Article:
One company that seems in step with Ausnit’s suggestion is the nicely named Progressive Corp. Two years ago the Ohio-based insurer became the first publicly held company to issue operating results every month. This summer Progressive captured another public-company first when management announced intentions to release earnings-per-share data every month. Indeed, after earnings warnings in 1999 and 2000 sent Progressive’s stock price on a rollercoaster ride, executives snuffed out the volatility, they maintain, by feeding investors more information, more frequently. Officials at the company also say that additional transparency makes any thoughts of “smoothing” results much less inviting.
The transparency of financial footnotes also could use some sprucing up, says Northeastern University business school professor David Sherman. For example, he supports adding earnings ranges to footnotes that clarify subjective accounting judgments. “You can’t take accounting judgments out of the process,” says Sherman, but earnings ranges can spell out the impact of accounting treatments and provide a rationale for choosing one method over another.
While Wall Street may put the focus on investor confidence, Isaf insists that employees should be the number-one communications target, since they’ll actually be setting the ship aright. He warns executives against placing blame and making up excuses for the company’s woes, and tutors them to be frank about expectations and progress. When management leaves an information void, adds Isaf, the rumor mill will fill it.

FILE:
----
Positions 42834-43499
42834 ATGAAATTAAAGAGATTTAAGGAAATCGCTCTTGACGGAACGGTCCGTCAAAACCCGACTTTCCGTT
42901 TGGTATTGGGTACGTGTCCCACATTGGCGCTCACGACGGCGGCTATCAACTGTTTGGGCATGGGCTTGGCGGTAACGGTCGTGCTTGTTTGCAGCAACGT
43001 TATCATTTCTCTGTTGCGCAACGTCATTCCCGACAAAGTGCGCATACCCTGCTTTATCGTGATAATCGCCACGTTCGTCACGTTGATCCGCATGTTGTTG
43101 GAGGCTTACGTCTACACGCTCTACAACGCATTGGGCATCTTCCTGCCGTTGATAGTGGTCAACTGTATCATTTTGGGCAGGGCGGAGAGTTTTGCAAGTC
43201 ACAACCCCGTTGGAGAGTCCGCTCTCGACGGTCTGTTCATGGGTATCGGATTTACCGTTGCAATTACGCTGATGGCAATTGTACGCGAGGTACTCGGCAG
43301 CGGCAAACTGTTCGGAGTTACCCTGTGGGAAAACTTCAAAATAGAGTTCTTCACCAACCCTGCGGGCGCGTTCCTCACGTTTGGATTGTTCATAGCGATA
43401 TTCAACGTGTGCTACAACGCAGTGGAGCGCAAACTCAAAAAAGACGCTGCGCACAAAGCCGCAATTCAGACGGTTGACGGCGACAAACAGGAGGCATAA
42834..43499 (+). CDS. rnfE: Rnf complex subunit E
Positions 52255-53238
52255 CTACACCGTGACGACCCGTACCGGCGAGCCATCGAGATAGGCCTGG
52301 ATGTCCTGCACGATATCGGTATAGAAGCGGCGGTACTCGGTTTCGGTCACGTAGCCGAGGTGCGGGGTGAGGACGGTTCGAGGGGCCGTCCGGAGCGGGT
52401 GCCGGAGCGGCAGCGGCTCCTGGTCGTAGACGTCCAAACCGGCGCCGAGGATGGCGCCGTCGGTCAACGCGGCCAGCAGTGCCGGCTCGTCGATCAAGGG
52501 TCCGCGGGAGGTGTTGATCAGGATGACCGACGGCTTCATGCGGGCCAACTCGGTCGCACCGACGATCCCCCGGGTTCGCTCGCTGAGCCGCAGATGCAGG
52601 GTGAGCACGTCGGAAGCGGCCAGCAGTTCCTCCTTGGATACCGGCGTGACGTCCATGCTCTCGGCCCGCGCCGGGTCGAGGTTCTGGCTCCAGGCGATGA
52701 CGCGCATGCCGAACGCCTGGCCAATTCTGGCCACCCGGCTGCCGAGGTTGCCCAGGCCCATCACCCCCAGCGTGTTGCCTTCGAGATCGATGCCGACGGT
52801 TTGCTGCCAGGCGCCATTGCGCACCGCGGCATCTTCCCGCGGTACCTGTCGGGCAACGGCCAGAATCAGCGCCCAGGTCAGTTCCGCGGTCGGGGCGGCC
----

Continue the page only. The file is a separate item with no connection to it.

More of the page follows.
The Great Profile?
Accounting scandals gnaw at the heart of a company because accounting is the basic fiber of a corporation, asserts branding expert James Bell, a senior partner with Lippincott Mercer. The situation tends to be worse for high-profile companies than for their wallflower counterparts, he adds; press coverage, especially since it often focuses on the bad news, tends to prolong the problem.
The best response to a scandal? “Be clear, concise, and quick,” coaches Roulac, the management consultant. He applauds the message sent by Edward Breen immediately after taking office, when the new Tyco CEO restocked the entire board and sacked 50 top executives. Roulac does worry, however, that the grand gesture left Tyco with little corporate memory. He suggests that the company might have done better to keep two or three hand-picked officials from the prior regime, perhaps granting them emeritus status.
Joe Phelps notes that product recalls are easier to recover from than accounting scandals. He maintains that it’s easier for a company to repair a product — or the perception of safety — than to regain trust after a greedy executive has fudged the numbers. That loss of trust is exacerbated, says Aviv, when stakeholders are insulted by an atmosphere of old-boy politicking and arrogance.
Unsurprisingly, a new corporate name may come across simply as a further insult, as if the company were trying to sell the public a bill of goods. And as for repeat offenders, “If the same problems comes around again, it’s much worse [for the company image] the second time around,” counsels Phelps.
And not to be totally cynical, but “The public tends to be very forgiving if a company turns a profit,” says Marc Holland, the CEO and a host of in-flight-programming company Sky Radio Network. “I wouldn’t be surprised if the public forgave Enron if the company became profitable.” Interfor’s Aviv adds that although time may not always heal, at least it puts the right amount of distance between a scandal and public acceptance.
Each of the companies we examine in our cleanup profiles has plenty of work ahead — though as for the cleanups themselves, a single “strategic misstep,” however major, must be approached far differently than “breakdowns in financial controls.” Perhaps the lesson here comes not from Le Carré, but from Tolstoy: “All happy families are alike; every unhappy family is unhappy in its own way.”